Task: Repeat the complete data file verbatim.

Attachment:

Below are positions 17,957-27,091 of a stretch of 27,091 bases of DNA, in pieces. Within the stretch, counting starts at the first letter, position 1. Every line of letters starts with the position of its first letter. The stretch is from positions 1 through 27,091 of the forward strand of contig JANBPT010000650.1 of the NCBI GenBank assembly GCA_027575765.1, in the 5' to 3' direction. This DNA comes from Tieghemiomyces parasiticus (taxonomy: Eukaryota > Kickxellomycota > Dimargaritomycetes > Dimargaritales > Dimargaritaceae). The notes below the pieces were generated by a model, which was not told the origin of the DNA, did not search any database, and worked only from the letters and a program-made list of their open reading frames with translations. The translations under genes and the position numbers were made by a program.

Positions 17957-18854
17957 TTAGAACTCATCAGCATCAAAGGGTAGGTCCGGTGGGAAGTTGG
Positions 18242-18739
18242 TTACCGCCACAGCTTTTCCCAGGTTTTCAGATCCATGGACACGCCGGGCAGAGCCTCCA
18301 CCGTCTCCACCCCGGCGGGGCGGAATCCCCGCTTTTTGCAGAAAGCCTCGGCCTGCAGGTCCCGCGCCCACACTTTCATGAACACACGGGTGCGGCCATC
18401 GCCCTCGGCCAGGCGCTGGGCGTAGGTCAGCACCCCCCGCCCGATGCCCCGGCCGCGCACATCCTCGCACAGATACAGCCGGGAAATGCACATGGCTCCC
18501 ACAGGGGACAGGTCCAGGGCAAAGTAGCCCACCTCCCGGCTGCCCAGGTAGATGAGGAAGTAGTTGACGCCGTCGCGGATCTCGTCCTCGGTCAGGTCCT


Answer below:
Below are positions 17,957-27,091 of a stretch of 27,091 bases of DNA, in pieces. Within the stretch, counting starts at the first letter, position 1. Every line of letters starts with the position of its first letter. The stretch is from positions 1 through 27,091 of the forward strand of contig JANBPT010000650.1 of the NCBI GenBank assembly GCA_027575765.1, in the 5' to 3' direction. This DNA comes from Tieghemiomyces parasiticus (taxonomy: Eukaryota > Kickxellomycota > Dimargaritomycetes > Dimargaritales > Dimargaritaceae). The notes below the pieces were generated by a model, which was not told the origin of the DNA, did not search any database, and worked only from the letters and a program-made list of their open reading frames with translations. The translations under genes and the position numbers were made by a program.

Positions 17957-18854
17957 TTAGAACTCATCAGCATCAAAGGGTAGGTCCGGTGGGAAGTTGG
Positions 18242-18739
18242 TTACCGCCACAGCTTTTCCCAGGTTTTCAGATCCATGGACACGCCGGGCAGAGCCTCCA
18301 CCGTCTCCACCCCGGCGGGGCGGAATCCCCGCTTTTTGCAGAAAGCCTCGGCCTGCAGGTCCCGCGCCCACACTTTCATGAACACACGGGTGCGGCCATC
18401 GCCCTCGGCCAGGCGCTGGGCGTAGGTCAGCACCCCCCGCCCGATGCCCCGGCCGCGCACATCCTCGCACAGATACAGCCGGGAAATGCACATGGCTCCC
18501 ACAGGGGACAGGTCCAGGGCAAAGTAGCCCACCTCCCGGCTGCCCAGGTAGATGAGGAAGTAGTTGACGCCGTCGCGGATCTCGTCCTCGGTCAGGTCCT